For example, in the hypothetical example discussed above, even if it was the defendant’s duty to keep the tree off of the path, the bicyclist may be partially at fault if they were talking on their cell phone and not paying attention to where they were going. In addition, a third party may be partially at fault if their dog ran in front of the bicyclist, which caused them to swerve and hit the tree.

In either scenario, the defendant’s liability would be reduced by the lability of the other party. In the alternative, there are some states which used a contributory negligence theory. In these states, if the plaintiff was at fault by any percentage, their claim may be barred.

How Much Does it Cost to Defend a Personal Injury Case?

In order to understand the cost to defend a personal injury case or the cost of hiring a personal injury defense lawyer, it may be helpful to examine what civil attorneys do and the types of cases they handle.

A civil lawyer is a type of attorney who specializes in one or more of the following areas of law:

It is important to note that this is not an exhaustive list of subcategories of civil law. In addition, many attorneys will handle multiple types of cases. In a broad sense, an individual hires a civil lawyer for cases which involve one individual suing another individual for nearly any non-criminal legal issue.

The cost of a civil attorney will vary widely because the cost is dependent upon numerous factors, which may include, but are not limited to:

  • The area or areas of law in which the lawyer practices;
  • The areas of law that an individual’s claim encompasses;
  • The lawyer’s level of experience in addition to their reputation;
  • The difficulty of the case;
  • The location in which the attorney practices, as different cities and states have different cost averages; and
  • The amount of time that is spent either pursuing or defending the lawsuit.

There are also different ways in which an attorney can charge a client for their services, including:

  • Flat rate fees;
  • Contingency fees; and
  • Hourly fees.

Typically, a flat rate fee is not used in a personal injury case. This type of fee is typically reserved for simpler types of cases, such as drafting a will.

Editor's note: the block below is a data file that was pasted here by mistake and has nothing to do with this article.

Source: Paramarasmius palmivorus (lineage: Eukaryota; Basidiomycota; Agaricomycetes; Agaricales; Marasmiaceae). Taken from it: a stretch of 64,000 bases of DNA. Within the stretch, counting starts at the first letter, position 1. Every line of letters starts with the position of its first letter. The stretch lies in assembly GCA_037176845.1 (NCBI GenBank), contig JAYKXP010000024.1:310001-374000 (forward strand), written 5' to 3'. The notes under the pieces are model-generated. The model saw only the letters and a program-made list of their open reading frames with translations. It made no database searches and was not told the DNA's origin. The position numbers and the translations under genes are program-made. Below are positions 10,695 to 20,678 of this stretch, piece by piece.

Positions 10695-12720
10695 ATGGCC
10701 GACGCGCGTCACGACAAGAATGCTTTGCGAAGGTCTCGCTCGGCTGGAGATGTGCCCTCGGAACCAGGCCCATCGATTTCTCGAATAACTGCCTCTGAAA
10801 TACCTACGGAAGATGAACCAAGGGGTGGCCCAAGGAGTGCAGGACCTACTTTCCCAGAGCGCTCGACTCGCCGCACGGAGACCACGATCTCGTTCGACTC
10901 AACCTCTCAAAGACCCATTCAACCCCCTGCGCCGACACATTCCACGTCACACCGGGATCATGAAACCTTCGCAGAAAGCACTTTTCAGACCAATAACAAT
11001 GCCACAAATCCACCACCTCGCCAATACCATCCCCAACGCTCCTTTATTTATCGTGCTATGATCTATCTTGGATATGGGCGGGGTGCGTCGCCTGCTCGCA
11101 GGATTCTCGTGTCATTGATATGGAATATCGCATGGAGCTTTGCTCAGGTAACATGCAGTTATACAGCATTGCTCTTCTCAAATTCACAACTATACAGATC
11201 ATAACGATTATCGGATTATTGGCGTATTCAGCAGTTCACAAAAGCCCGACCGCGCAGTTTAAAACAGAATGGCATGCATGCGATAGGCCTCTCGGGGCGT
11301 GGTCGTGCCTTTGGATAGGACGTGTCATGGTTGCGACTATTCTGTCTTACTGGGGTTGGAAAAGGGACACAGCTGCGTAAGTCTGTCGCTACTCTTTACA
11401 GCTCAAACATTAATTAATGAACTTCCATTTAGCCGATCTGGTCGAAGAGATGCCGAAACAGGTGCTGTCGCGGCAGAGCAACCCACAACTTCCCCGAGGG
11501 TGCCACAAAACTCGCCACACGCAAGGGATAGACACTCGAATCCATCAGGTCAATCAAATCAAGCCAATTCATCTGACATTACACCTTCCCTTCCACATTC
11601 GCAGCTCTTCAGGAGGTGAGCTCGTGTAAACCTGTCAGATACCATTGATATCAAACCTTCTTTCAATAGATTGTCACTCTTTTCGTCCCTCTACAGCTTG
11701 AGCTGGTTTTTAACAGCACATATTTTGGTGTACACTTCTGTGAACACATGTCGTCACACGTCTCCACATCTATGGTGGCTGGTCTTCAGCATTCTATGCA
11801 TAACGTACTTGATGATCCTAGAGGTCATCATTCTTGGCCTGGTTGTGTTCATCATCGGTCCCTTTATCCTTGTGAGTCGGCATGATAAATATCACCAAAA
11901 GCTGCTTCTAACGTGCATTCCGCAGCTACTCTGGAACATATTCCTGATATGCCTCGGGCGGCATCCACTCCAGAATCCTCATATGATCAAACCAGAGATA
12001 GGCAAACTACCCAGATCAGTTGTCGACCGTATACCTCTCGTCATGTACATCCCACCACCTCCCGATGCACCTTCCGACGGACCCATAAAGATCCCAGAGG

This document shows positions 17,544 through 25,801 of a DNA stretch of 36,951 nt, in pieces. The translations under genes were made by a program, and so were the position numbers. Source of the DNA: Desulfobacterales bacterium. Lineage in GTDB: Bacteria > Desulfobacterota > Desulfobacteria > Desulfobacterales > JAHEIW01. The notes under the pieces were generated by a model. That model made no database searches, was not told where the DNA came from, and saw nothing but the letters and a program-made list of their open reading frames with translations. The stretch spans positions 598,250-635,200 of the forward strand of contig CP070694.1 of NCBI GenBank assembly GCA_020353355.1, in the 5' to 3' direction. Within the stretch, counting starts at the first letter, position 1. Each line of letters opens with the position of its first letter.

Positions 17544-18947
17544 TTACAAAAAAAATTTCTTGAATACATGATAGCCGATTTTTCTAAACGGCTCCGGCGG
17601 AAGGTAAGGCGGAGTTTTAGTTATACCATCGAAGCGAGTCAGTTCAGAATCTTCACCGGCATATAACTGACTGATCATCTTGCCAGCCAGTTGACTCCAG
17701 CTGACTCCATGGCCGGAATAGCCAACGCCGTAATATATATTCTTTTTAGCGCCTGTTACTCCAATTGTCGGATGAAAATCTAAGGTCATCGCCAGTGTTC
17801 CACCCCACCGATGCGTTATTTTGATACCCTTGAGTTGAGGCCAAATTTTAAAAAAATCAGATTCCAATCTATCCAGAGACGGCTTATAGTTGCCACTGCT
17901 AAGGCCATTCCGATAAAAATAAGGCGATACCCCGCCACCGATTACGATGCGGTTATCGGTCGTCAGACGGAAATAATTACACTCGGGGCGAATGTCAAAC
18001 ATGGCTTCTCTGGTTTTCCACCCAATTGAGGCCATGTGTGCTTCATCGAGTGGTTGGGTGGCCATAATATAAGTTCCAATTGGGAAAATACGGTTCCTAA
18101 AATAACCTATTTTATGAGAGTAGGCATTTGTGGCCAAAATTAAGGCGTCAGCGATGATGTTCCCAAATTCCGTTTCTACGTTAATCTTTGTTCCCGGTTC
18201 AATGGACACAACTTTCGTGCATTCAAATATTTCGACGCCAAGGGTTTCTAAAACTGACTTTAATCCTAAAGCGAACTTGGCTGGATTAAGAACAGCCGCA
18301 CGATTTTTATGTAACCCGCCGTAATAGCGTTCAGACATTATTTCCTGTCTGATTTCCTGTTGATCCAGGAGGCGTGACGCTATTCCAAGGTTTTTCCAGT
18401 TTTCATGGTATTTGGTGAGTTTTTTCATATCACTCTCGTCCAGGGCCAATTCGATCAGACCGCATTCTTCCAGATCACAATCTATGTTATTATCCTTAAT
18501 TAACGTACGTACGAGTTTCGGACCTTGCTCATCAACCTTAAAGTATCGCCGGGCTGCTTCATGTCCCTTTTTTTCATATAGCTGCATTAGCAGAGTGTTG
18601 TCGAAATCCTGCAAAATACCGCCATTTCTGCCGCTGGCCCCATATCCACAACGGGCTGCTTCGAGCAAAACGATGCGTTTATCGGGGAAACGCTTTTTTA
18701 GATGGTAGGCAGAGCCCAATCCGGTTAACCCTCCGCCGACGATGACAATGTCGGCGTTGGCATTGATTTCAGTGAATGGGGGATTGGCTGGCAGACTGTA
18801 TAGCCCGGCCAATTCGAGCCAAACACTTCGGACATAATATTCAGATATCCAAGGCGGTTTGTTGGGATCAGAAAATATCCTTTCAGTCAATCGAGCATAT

It is common for personal injury cases to be paid by contingency fees. Under this type of fee arrangement, the client does not pay their attorney unless the attorney prevails in court, at which time they will receive a previously agreed-upon percentage of the monetary award.

If a personal injury case goes to trial, the attorney may charge between 45% and 50% of the award. If the case settles immediately, they may only charge 25% to 30%.

For example, if a plaintiff is awarded $100,000 in a settlement for their injuries and the attorney charges 30% of that amount, the first $30,000 of the award will be paid to the attorney. After this, their medical bills will be paid and the plaintiff will receive the remainder. In some cases, the plaintiff’s medical bills may be negotiated or reduced by the plaintiff’s attorney.

If an attorney charges an hourly fee, their payment will be based upon the number of hours it takes to resolve a case. In this fee arrangement, the attorney will often require a retainer at the outset of the case to cover up-front costs.

Should I Consult an Attorney?

It is essential to have the assistance of a personal injury lawyer for any personal injury issues you may have. Defending personal injury claims is a very serious and complex undertaking because these laws govern a broad range of situations and vary widely by state.

Your lawyer will review your case, advise you of the laws in your state, and represent you if you are required to appear in court. Your lawyer will work to protect your interests and do their best to protect you from a costly judgment if you are a defendant or do their best to get you the compensation you deserve if you are an injured plaintiff.